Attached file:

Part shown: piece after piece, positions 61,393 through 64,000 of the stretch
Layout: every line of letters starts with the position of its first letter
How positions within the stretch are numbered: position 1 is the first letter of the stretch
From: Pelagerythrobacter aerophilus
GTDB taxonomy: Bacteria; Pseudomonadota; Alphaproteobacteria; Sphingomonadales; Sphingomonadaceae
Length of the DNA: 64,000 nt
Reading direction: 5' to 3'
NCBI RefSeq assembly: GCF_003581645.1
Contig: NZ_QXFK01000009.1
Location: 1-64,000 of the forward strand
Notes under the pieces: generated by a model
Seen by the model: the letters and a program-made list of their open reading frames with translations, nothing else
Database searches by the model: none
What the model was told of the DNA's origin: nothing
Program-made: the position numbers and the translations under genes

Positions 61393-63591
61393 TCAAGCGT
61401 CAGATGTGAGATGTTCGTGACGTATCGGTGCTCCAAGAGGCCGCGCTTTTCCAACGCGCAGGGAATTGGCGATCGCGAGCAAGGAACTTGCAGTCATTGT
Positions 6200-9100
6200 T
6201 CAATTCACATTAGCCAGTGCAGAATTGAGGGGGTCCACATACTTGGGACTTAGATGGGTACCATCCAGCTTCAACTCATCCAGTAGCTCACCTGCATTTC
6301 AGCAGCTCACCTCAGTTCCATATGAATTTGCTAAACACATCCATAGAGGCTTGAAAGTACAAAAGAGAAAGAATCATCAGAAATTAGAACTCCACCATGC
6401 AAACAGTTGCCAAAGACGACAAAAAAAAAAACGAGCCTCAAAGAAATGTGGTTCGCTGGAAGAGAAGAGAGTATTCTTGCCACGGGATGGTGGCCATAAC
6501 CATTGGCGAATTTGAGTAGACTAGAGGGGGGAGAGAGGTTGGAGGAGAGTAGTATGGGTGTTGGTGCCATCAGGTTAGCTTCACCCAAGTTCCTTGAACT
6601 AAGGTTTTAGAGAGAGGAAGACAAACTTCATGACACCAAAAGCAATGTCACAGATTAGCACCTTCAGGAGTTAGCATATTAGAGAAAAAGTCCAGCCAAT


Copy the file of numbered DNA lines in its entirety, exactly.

Part shown: piece after piece, positions 61,393 through 64,000 of the stretch
Layout: every line of letters starts with the position of its first letter
How positions within the stretch are numbered: position 1 is the first letter of the stretch
From: Pelagerythrobacter aerophilus
GTDB taxonomy: Bacteria; Pseudomonadota; Alphaproteobacteria; Sphingomonadales; Sphingomonadaceae
Length of the DNA: 64,000 nt
Reading direction: 5' to 3'
NCBI RefSeq assembly: GCF_003581645.1
Contig: NZ_QXFK01000009.1
Location: 1-64,000 of the forward strand
Notes under the pieces: generated by a model
Seen by the model: the letters and a program-made list of their open reading frames with translations, nothing else
Database searches by the model: none
What the model was told of the DNA's origin: nothing
Program-made: the position numbers and the translations under genes

Positions 61393-63591
61393 TCAAGCGT
61401 CAGATGTGAGATGTTCGTGACGTATCGGTGCTCCAAGAGGCCGCGCTTTTCCAACGCGCAGGGAATTGGCGATCGCGAGCAAGGAACTTGCAGTCATTGT
Positions 6200-9100
6200 T
6201 CAATTCACATTAGCCAGTGCAGAATTGAGGGGGTCCACATACTTGGGACTTAGATGGGTACCATCCAGCTTCAACTCATCCAGTAGCTCACCTGCATTTC
6301 AGCAGCTCACCTCAGTTCCATATGAATTTGCTAAACACATCCATAGAGGCTTGAAAGTACAAAAGAGAAAGAATCATCAGAAATTAGAACTCCACCATGC
6401 AAACAGTTGCCAAAGACGACAAAAAAAAAAACGAGCCTCAAAGAAATGTGGTTCGCTGGAAGAGAAGAGAGTATTCTTGCCACGGGATGGTGGCCATAAC
6501 CATTGGCGAATTTGAGTAGACTAGAGGGGGGAGAGAGGTTGGAGGAGAGTAGTATGGGTGTTGGTGCCATCAGGTTAGCTTCACCCAAGTTCCTTGAACT
6601 AAGGTTTTAGAGAGAGGAAGACAAACTTCATGACACCAAAAGCAATGTCACAGATTAGCACCTTCAGGAGTTAGCATATTAGAGAAAAAGTCCAGCCAAT